In shop windows, on the web, but also in advertisements: it is impossible to escape Black Friday. And although the event is technically only this Friday 25 November, it is tending to spread out over the calendar. "It's no longer Black Friday, but Black Weekend or Black Week," observes Marc Herber, president of the Luxembourg fashion federation Femo (Fédération luxembourgeoise de la Mode).
Coming straight from the United States, this day of promotional actions takes place the day after the Thanksgiving holiday and traditionally marks the start of the end-of-year shopping season. In Europe, the operation is increasingly becoming part of the commercial agenda, as is the following Monday's "Cyber Monday", which focuses on online promotions.
The temptation for retailers to follow the Black Friday trend is strong.
"The temptation is strong for retailers to follow the movement, so as not to lose customers who would opt for brands that offer Black Friday discounts," notes Herber. "Many customers are waiting for these Black Friday offers".
The Luxembourg City retailers union (UCVL) also supports and promotes the operation. "Black Friday has become an integral part of the commercial agenda and many international retailers are replacing their mid-season sales with Black Week," says Anne Darin, director of the UCVL. "The independent shops organise an action during the weekend instead,” she adds.
Combined with the capital's and occuring ten days before Saint Nicholas' Day, the action is also an important vector of flow in the capital's shops.
Extended openings and events
Some shopping centres are playing the prolonged game this Friday 25 November with extended opening hours, until 9pm at the Cloche d'Or, until 10pm at Belval Plaza and even midnight at the Belle Etoile. Activities and competitions are planned throughout. And then, this Sunday 27 November is an exceptional Sunday opening day, the first of a long series before the end of year festivities and the winter sales.
But not all retailers are participating in Black Friday. This is the case, for example, of Smets, which specialises in the sale of luxury and top-of-the-range fashion items. "In our opinion, participating in Black Friday is an offence to the creative and manufacturing work of luxury houses,” explains , founder of the Luxembourg family business.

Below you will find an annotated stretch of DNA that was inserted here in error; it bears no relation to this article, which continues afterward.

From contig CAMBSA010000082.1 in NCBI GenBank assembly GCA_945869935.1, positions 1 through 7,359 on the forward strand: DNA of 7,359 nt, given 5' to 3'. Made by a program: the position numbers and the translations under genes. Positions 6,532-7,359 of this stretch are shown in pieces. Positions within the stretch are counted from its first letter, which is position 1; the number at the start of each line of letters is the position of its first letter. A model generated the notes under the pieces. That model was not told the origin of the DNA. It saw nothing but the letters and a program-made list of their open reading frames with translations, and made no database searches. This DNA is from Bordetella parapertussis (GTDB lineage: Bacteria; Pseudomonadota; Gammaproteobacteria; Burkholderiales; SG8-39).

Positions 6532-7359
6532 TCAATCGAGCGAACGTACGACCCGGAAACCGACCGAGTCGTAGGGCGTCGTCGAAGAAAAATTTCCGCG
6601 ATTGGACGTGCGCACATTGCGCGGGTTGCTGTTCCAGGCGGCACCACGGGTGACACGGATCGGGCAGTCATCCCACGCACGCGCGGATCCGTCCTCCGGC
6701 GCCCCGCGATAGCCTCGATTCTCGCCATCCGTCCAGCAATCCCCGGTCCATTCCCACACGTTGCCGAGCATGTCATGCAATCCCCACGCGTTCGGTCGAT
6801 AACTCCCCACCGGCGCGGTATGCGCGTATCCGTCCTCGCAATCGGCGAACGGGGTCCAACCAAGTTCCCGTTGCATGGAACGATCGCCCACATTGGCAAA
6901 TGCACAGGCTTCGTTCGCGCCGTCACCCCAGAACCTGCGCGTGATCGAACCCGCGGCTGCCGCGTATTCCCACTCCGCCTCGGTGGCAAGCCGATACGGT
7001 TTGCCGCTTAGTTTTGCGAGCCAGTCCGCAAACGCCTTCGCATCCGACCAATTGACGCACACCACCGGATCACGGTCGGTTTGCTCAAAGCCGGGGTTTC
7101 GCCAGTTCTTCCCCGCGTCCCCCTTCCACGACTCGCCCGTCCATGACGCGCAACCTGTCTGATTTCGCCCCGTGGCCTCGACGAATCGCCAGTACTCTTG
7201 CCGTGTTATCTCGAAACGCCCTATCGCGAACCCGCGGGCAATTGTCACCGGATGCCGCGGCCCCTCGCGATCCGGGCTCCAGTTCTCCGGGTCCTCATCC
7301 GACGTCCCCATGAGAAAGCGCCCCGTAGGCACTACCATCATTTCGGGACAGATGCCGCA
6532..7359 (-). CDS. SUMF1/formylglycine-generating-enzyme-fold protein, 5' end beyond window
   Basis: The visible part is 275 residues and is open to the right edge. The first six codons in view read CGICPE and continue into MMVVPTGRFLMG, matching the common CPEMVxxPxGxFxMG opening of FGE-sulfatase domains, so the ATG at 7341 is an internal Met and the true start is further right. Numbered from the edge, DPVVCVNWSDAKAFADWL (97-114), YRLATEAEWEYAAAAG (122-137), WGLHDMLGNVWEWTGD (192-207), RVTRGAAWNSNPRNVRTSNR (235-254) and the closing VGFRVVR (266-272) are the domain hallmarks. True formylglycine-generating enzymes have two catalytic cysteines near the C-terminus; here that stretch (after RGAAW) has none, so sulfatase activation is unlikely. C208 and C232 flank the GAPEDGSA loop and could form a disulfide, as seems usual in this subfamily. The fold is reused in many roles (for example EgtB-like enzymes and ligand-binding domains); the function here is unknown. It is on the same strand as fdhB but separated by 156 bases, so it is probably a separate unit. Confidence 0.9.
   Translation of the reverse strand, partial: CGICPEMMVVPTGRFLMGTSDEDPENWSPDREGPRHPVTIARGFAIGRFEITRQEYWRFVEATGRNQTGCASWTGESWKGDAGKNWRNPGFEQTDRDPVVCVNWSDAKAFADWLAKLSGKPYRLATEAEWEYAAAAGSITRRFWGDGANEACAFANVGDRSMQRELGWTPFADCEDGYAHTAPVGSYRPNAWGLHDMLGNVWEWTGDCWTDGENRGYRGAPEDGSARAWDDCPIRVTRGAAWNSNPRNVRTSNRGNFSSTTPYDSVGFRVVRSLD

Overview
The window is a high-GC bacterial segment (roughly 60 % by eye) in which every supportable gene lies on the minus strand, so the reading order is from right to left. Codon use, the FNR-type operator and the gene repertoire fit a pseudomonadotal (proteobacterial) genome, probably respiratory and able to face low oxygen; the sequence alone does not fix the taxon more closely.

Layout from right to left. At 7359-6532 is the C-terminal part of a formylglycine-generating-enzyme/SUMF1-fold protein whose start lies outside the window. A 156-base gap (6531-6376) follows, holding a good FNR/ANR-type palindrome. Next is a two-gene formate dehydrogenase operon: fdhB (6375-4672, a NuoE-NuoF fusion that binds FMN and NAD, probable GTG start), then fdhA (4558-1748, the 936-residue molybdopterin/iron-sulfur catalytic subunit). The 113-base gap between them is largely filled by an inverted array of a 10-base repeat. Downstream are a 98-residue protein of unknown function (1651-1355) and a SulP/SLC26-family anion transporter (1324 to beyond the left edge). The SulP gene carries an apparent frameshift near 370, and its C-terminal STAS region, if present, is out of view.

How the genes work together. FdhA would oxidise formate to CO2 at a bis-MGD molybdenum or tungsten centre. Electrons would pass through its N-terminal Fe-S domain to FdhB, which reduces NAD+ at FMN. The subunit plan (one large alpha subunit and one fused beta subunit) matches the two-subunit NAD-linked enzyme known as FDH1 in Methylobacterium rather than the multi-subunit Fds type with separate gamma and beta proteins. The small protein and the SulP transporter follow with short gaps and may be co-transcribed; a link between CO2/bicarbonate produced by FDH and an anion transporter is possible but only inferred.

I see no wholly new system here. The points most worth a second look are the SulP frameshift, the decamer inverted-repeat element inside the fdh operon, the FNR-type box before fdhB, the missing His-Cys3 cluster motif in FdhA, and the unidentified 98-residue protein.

However, the company will open the doors of its flagship store in Strassen on Sunday to meet the demand of customers who are keen to shop at the end of the year. "But it wouldn't make sense to give a discount on a product for a day or a weekend and then go back to the previous price the next day," the owner said.
is also shunning Black Friday in favour of a Fashion Weekend, which runs from Friday to Sunday. The shop is announcing a 30% discount on a selection of fashion items.
An e-commerce giant in the firing line
Rituals has chosen to use Black Friday for other operations, offering a Green Friday with discounts only on refills - with a sustainable connotation - and not on its entire range of perfumes and hygiene products.
Faced with accusations of ultra-consumerism and environmental impact around the manufacture and transport of products, not to mention the question of their lifespan, Black Friday is starting to make some people cringe. On Friday at 3pm, a Make Amazon Pay rally is being organised at Place Clairefontaine to protest the working conditions and environmental impact of the e-commerce giant, which is heavily involved in Black Friday.
The operation is jointly organised by Rise for Climate Luxembourg, OGBL, ASTM, Collectif Tax Justice Lëtzebuerg, Etika, déi Lénk, Attac Luxembourg and Youth for Climate Luxembourg.
This story was first published in French on . It has been translated and edited for Delano.